Using terahertz pulsed spectroscopy to quantify pharmaceutical polymorphism and crystallinity

  • Strachan C
  • Taday P
  • Newnham D
 et al. 
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Abstract

Terahertz pulsed spectroscopy (TPS) is a new technique that is capable of eliciting rich information when investigating pharmaceutical materials. In solids, it probes long-range crystalline lattice vibrations and low energy torsion and hydrogen bonding vibrations. These properties make TPS potentially an ideal tool to investigate crystallinity and polymorphism. In this study four drugs with different solid-state properties were analyzed using TPS and levels of polymorphism and crystallinity were quantified. Carbamazepine and enalapril maleate polymorphs, amorphous, and crystalline indomethacin, and thermotropic liquid crystalline and crystalline fenoprofen calcium mixtures were quantified using partial least-squares analysis. Root-mean-squared errors of cross validation as low as 0.349% and limits of detection as low as approximately 1% were obtained, demonstrating that TPS is an analytical technique of potential in quantifying solid-state properties of pharmaceutical compounds.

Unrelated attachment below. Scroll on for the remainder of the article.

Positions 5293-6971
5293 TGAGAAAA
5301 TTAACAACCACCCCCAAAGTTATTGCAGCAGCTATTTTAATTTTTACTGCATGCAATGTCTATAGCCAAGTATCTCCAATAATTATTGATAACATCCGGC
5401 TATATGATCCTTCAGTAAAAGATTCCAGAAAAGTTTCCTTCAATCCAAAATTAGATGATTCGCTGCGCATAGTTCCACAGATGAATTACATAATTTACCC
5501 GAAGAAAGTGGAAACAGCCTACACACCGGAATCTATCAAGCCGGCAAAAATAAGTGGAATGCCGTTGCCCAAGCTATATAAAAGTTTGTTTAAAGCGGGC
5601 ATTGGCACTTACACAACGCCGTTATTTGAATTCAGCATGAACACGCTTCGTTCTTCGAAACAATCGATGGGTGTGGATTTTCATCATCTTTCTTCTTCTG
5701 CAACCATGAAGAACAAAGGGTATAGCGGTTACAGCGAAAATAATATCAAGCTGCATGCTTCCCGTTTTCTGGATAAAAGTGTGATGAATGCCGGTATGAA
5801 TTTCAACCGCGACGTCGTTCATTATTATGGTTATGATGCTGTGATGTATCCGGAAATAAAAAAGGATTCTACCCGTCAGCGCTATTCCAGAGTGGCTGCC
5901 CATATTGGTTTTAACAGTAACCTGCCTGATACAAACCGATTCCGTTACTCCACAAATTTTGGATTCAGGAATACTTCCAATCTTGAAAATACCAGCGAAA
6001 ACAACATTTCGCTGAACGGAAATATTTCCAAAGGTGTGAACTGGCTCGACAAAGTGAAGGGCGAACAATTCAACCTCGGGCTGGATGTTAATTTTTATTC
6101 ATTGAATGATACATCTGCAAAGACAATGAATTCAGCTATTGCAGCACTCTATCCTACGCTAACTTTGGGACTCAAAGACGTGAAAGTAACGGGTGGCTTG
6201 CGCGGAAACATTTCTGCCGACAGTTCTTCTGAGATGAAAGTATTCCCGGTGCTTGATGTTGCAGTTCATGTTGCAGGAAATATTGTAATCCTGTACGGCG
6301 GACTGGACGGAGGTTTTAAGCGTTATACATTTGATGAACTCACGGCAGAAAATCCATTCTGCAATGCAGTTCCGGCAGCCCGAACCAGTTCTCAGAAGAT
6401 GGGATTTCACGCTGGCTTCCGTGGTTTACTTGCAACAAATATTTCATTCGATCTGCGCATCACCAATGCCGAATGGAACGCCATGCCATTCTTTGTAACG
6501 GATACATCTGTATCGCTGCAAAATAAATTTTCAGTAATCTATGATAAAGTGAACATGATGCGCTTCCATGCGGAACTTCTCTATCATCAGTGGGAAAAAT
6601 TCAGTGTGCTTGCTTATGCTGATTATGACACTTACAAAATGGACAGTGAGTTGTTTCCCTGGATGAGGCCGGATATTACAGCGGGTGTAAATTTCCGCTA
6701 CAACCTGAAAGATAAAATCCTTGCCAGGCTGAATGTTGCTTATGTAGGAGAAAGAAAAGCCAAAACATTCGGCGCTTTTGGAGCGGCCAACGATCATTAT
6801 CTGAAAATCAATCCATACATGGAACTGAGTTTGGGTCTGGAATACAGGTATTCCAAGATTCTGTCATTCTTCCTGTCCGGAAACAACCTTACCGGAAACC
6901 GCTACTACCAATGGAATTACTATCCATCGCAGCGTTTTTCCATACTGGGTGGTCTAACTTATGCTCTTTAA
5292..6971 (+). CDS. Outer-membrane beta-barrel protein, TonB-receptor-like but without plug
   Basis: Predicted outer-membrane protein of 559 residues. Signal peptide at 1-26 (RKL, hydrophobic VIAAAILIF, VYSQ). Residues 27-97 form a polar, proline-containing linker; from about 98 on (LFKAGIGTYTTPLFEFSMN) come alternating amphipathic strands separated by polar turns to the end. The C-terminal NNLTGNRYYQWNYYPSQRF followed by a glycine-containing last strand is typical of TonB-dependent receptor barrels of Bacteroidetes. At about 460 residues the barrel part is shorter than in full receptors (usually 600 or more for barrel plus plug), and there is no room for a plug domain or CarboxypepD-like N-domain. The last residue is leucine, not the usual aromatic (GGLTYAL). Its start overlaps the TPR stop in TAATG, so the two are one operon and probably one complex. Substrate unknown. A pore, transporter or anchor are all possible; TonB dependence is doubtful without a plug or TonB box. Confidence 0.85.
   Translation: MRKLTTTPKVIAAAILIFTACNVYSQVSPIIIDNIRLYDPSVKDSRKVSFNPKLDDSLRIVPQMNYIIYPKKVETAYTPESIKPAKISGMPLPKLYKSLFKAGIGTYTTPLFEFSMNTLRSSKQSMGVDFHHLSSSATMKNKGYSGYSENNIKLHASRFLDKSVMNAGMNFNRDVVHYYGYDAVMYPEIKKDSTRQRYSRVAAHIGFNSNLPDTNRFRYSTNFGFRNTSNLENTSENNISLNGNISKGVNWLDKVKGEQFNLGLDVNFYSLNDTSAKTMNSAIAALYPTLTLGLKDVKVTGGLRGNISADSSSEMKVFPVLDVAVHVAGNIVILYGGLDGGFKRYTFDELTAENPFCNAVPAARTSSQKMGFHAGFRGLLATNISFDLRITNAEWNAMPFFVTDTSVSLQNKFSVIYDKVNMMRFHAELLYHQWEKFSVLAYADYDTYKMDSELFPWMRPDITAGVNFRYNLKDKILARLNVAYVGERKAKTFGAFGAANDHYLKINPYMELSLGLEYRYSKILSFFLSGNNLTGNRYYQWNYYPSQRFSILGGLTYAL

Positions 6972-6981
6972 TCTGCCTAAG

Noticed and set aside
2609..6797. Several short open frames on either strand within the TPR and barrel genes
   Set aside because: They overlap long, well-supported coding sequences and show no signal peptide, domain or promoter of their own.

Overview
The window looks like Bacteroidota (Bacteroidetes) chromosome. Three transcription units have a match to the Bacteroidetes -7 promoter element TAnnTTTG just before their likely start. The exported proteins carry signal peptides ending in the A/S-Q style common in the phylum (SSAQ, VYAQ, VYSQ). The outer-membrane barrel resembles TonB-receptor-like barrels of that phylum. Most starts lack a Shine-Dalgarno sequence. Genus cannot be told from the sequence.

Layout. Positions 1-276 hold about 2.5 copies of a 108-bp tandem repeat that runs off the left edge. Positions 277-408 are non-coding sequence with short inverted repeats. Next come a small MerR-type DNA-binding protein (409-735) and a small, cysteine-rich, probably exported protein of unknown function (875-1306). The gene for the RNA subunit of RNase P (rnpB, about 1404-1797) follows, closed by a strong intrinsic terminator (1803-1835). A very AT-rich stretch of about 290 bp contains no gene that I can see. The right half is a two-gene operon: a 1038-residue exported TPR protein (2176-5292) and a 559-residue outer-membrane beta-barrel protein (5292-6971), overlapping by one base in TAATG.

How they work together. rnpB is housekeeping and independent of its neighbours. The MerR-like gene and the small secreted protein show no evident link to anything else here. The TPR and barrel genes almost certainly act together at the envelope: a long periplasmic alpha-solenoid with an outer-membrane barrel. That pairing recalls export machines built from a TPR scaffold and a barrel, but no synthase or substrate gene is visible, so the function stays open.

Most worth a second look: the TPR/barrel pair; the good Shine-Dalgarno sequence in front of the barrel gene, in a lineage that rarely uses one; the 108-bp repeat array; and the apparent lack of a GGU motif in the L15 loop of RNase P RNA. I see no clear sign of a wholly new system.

Author-supplied keywords

  • Amorphous
  • Carbamazepine
  • Crystallinity
  • Enalapril maleate
  • Fenoprofen calcium
  • Indomethacin
  • Infrared spectroscopy
  • Partial least squares
  • Polymorphism

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